But across two centuries of stock market data (drawn from the US and UK stock markets), we know that the average annual return from listed stocks stands at between 6% and 7%, on average. Of that return, more than half comes from reinvested dividend income. In other words, if your stocks aren’t giving you any income, the chances are that you’re playing the wrong game.
In the original O’Shaughnessy study, high p/e stocks generated average annual returns of 8.78%. Hardly a disaster. But buying low p/e stocks yielded you 13.77%. And that’s a higher return despite taking less risk, effectively, because you weren’t paying a premium to own more lowly priced value stocks.
So how do the markets stack up on a p/e basis ?
Once again, Japan remains the outlier. Over a quarter of the Japanese stock market trades on a p/e of less than 10 times. Not only that, but this universe of over 800 stocks attracts very little broker coverage.
Now consider the US.
By comparison, very few companies in the US stock market trade at p/e multiples that could be called cheap. Almost half the market trades on a p/e of more than 20 times.
There’s another point worth bearing in mind when it comes to the merits of Japanese stocks versus those of the Anglosphere. Most companies are not covered by analysts at brokerage houses.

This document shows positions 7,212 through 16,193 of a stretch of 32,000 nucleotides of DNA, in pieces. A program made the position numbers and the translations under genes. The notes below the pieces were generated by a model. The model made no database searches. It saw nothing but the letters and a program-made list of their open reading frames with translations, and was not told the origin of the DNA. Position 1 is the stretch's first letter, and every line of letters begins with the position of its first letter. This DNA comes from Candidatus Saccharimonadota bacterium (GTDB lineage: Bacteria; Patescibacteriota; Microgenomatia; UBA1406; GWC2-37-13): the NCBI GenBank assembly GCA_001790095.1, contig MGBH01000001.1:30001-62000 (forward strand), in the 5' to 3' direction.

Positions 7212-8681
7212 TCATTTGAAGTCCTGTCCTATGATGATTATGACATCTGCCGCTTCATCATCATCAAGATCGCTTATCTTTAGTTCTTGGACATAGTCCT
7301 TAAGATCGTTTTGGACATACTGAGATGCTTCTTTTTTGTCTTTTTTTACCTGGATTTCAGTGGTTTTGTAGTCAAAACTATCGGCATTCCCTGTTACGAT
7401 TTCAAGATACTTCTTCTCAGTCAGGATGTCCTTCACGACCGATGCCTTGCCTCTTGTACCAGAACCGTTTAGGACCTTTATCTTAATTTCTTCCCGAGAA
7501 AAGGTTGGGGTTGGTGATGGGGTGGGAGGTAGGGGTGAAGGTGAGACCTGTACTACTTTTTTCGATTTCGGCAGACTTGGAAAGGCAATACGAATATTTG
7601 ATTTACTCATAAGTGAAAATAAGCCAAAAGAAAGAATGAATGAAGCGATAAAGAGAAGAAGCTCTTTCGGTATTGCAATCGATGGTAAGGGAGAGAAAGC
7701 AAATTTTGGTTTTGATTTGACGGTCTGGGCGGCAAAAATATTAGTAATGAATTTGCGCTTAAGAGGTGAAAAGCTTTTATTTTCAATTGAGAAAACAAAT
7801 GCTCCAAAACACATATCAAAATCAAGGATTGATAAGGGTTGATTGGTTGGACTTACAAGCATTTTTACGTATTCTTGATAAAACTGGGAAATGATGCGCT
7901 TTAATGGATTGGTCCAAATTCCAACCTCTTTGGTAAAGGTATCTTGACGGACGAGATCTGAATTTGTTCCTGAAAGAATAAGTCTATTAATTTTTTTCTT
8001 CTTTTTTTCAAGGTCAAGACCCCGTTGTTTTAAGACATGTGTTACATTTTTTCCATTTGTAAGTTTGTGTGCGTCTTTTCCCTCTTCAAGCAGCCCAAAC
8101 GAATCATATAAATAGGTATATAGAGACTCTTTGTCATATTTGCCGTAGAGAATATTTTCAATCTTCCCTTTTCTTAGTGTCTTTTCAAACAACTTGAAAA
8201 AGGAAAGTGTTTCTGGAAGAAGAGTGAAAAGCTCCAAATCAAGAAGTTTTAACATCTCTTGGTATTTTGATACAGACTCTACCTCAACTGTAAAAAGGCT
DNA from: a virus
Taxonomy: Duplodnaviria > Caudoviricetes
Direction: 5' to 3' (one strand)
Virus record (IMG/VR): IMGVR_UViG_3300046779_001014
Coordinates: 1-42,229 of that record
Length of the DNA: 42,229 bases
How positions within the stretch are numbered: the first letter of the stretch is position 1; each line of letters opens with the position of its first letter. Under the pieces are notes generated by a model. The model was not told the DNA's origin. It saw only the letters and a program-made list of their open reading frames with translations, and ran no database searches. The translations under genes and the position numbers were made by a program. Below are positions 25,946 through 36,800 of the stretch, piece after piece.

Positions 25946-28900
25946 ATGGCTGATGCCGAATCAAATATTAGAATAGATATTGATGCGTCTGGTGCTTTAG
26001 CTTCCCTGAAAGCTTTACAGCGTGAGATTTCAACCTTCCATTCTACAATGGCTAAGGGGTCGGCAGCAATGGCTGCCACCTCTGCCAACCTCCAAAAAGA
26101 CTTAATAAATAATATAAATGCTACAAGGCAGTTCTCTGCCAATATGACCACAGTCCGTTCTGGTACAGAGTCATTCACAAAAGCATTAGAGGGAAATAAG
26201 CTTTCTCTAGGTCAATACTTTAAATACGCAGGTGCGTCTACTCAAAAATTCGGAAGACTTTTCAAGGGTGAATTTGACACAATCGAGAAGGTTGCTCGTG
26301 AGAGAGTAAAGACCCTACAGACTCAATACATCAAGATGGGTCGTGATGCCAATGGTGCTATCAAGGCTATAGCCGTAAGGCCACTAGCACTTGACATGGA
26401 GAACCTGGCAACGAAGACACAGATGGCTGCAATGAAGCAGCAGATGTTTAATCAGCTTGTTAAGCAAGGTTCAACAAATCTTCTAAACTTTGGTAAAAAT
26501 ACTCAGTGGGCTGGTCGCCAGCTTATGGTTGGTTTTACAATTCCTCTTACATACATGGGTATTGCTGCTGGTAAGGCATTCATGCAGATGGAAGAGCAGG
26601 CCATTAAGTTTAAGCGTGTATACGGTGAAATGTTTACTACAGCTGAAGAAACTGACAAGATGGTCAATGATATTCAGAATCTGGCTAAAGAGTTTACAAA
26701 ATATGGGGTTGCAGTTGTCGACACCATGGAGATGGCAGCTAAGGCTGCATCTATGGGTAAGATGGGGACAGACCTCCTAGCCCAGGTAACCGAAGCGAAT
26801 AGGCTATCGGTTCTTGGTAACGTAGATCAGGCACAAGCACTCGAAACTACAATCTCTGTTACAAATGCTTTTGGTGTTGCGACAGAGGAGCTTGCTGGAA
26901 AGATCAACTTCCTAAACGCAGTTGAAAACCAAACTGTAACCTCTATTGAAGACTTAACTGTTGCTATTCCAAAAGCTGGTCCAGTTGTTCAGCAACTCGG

A 20 year+ bear market has shattered public confidence in stocks. As the banks have retrenched, so have their equity analysts. There is little or no research coverage of many public companies in Japan. People will not buy what they don’t know.
This is clearly an opportunity in disguise for foreign investors willing to back value over popularity.
Japanese investment institutions today are full of tired, old hands who stick rigidly to formulas and to proscribed lists of favoured investments.
There is a chronic lack of coverage of many important listed companies.
There is a widespread feeling that all Japanese companies are somehow “broken”, without discriminating between zombie companies and dynamic companies that are busily growing earnings.
Many Japanese businesses have been performing much better than their stock prices would imply. There is a myth at the heart of conventional investment theory and it’s called the efficient market hypothesis. But sometimes markets simply aren’t as efficient as they’re widely believed to be. When markets are hopelessly inefficient at identifying value, as Japan is and has been for some years, it creates tremendous opportunities for unconstrained investors.
Fooling nature ?